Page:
1. Sad news: Former state Sen. Jean Berkey (D-38), who lost to fellow Democrat Nick Harper in 2010 after Democratic consulting firm Moxie Media masterminded a right-wing attack, which the state later found illegal, against Berkey (while simultaneously attacking her from the left), died last week after a brief illness.
The Everett Herald reports that Berkey, 74, died at her home on Fidalgo Island.
2. My Ballard has the news that the old Ballard branch library (across from the QFC on 24th Ave. NW) is being torn down and replaced by—you guessed it—apartments. Six stories of new apartments, specifically, including ground-level retail, three live-work units, 107 apartments, and 80 new parking spaces. The new project will be known as "Ballard West."
3. Geekwire has some theories about Microsoft CEO Steve Ballmer's abrupt announcement that he will leave the company within a year. Nothing that Ballmer previously said he would stay at Microsoft until his youngest child graduates college, or around 2018, they write, "something doesn't add up." Theories include: A battle over control of the company with ValueAct Capital, which has been buying up shares and pushing for reform; that founder Bill Gates pushed him out; or that Microsoft's smartphone partner Nokia may be seeking more control of the company.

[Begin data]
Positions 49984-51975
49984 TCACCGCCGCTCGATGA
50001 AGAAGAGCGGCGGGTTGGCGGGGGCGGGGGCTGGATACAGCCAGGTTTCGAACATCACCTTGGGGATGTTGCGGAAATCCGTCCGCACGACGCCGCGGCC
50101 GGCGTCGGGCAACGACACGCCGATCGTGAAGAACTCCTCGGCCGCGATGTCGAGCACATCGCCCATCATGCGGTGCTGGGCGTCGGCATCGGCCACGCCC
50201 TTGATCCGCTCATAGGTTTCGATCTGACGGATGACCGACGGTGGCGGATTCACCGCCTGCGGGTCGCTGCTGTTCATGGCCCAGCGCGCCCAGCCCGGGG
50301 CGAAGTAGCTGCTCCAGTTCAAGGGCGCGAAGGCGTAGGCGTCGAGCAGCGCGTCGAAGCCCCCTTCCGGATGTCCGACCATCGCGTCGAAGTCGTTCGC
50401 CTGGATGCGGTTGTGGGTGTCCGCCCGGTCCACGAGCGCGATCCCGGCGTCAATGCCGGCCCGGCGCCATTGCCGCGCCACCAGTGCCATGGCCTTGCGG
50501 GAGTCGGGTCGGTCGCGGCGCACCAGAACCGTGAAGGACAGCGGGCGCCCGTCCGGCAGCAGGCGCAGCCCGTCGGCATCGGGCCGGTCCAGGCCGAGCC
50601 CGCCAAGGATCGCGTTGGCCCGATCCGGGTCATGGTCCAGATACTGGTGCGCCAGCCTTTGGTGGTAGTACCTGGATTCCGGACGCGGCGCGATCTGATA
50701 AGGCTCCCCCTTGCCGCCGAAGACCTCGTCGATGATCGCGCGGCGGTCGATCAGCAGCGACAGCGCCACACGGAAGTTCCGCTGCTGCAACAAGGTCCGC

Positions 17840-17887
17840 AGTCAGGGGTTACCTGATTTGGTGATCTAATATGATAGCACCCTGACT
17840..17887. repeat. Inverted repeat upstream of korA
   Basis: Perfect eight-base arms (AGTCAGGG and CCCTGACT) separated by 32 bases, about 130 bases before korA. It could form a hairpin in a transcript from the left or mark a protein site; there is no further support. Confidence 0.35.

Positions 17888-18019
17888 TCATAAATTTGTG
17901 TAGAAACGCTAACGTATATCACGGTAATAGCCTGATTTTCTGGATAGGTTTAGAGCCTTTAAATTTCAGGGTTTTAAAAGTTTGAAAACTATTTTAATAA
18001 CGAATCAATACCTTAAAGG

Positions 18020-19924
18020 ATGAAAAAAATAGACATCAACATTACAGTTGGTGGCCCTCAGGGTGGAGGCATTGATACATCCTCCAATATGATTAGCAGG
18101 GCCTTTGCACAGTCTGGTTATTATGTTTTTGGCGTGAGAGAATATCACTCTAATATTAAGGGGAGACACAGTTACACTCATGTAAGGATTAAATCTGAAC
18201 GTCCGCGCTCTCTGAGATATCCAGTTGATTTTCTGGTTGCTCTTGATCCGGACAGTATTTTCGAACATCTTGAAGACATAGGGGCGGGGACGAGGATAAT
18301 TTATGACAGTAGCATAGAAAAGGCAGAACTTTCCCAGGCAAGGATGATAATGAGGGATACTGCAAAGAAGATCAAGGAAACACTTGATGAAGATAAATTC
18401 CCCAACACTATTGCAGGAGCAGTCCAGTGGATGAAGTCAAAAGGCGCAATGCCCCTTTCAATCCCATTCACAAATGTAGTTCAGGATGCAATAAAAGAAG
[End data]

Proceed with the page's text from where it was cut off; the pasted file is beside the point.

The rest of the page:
4. Also on Geekwire today: Noted patent troll and Modernist Cuisine hobby publisher Nathan Myhrvold (a former Microsoft CTO himself) has set up lobbying office for his Intellectual Ventures firm in Washington, D.C., presumably to fight against a federal investigation into patent-holding firms "that will require companies to answer questions about the legitimacy of their business."
Intellectual Ventures does not make any actual product; instead, the Bellevue company makes their millions by filing for vague, broad patents (for example: "Online data storage") and extracting license fees from companies that actually developed products using their patented "inventions."
5. On her blog, the Seattle Schools Community Forum, Seattle school activist Melissa Westbrook has a lengthy interview with mayoral candidate Ed Murray about what he thinks the role of a Seattle mayor is in dealing with the Seattle School District (a separate entity from the city).
Murray tells Westbrook he doesn't think the city should take over the school district, but adds that he thinks the city should take more of a role in providing police to improve public safety in school zones, suggests that the city might appoint some school board members, and giving immigrant communities more city support to come up with proposals for funding under the city's Families and Education Levy.